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A CENTER STAGE MOMENT: Vera Brook

Brook spotlight

Mason Cooley said, “Reading gives us some place to go when we have to stay where we are.”

A Center Stage Moment shines a spotlight on writers who give us great places to visit with the characters we love and want to call friends.

Today, I have the pleasure of introducing to you—Vera Brook!

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Hi. I’m Vera Brook and I’m a neuroscientist turned fiction writer.

I write fantasy and science fiction. Or speculative fiction, as it’s sometimes called. In other words, the type of stories where I can change something about the world and get away with it.

After studying several fields – including literature, philosophy, genetics, and neuroscience – I’ve decided that I AM INTERESTED IN EVERYTHING.

Which sounds great. But it’s actually a bit of a problem if you’re trying to be a serious, focused, responsible adult with serious, focused responsibilities.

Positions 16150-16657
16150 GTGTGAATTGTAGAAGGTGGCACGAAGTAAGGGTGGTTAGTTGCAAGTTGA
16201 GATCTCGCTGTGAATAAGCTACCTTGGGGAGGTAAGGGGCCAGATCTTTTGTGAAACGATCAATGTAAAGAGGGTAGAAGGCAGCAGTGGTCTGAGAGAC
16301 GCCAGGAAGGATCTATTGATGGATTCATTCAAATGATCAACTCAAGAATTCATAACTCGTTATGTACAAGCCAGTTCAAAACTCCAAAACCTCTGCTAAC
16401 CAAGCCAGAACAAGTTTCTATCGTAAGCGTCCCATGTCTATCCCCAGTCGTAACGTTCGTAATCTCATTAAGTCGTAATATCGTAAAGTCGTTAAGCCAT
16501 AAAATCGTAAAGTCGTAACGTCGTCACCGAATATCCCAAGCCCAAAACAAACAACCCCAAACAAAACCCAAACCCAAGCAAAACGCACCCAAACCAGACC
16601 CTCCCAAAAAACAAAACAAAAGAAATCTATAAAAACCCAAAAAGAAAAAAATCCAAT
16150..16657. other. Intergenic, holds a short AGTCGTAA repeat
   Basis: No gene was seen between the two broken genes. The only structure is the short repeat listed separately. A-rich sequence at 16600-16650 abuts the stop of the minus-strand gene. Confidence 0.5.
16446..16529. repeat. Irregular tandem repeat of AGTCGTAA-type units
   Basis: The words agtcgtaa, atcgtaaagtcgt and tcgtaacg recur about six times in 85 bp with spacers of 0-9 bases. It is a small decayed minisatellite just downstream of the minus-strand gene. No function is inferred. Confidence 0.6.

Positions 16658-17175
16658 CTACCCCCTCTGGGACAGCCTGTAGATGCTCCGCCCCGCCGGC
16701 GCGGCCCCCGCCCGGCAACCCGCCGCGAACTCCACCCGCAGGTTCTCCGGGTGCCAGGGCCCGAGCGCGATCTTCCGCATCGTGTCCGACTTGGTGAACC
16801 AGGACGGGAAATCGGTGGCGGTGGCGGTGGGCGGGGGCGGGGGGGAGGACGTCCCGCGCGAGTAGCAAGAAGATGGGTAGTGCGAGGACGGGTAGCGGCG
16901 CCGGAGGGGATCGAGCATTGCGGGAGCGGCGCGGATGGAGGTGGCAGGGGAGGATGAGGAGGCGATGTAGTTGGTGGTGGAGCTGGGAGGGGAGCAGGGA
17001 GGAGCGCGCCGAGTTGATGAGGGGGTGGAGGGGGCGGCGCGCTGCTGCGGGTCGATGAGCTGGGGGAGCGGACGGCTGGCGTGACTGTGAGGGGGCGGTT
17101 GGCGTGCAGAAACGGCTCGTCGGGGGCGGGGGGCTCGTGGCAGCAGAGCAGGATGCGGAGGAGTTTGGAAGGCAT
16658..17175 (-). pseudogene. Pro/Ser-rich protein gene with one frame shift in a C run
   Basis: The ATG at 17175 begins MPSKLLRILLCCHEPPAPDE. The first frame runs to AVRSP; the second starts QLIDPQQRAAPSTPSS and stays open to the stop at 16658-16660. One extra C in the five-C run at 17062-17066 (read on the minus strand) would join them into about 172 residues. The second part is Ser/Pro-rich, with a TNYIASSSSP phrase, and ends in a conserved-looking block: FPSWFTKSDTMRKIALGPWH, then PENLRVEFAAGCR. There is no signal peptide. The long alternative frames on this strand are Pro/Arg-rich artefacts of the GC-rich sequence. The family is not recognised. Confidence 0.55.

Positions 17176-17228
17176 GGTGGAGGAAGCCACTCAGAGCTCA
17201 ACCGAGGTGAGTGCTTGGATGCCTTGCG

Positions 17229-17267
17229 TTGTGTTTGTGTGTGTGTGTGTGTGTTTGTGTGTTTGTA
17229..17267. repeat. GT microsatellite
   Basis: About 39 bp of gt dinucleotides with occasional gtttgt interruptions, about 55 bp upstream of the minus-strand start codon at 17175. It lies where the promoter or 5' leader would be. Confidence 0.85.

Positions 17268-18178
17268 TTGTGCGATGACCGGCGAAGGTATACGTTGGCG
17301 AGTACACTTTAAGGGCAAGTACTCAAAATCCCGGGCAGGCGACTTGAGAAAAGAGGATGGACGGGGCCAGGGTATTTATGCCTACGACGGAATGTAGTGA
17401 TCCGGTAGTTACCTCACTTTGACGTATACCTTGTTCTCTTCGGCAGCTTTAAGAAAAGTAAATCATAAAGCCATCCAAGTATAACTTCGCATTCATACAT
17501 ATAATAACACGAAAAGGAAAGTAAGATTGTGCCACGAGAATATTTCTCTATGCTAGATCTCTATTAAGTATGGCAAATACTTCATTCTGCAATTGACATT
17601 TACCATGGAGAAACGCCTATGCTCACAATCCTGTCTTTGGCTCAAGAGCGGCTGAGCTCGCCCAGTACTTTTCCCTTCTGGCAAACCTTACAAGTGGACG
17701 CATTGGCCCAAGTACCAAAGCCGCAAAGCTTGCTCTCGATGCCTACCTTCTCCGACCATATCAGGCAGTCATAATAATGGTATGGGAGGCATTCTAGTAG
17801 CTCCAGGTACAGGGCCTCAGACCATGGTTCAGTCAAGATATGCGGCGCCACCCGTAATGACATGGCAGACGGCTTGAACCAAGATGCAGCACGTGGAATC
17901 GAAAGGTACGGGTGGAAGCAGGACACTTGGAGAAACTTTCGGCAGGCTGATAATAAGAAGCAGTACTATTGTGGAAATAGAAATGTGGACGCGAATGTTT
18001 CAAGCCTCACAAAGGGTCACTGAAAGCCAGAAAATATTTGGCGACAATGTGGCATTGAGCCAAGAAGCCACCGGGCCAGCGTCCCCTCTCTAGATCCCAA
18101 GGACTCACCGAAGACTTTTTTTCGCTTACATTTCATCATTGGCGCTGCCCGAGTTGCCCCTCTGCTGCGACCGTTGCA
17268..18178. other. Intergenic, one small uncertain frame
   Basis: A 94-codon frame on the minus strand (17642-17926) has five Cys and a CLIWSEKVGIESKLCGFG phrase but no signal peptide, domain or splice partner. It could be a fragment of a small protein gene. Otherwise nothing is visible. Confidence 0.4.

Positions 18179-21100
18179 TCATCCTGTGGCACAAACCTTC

I’m okay with it, though. In fact, my list of interests keeps growing. (Physics. Cover design. 3D printing. GOOD BOOKS OLD AND NEW!)

Plus, if you’re a writer, everything is research for your next novel. And that works for me.


Have you always wanted to be a writer? I think I always wanted to write, and I did, on and off, ever since I was a kid. I’m a reader first, and my love of writing came from that. But trying to be a professional writer is a relatively new thing for me. The indie publishing world just sucked me in. There is so much going on right now, and so many exciting possibilities for writers that just weren’t available 10 or 20 years ago.

Why did you choose to write your genre? My main genres are science fiction and fantasy, or speculative fiction, as it’s sometimes called. And the age group is primarily young adults, but not only. I was drawn to them because these are the genres I read most often and enjoy the most, so it was a natural fit.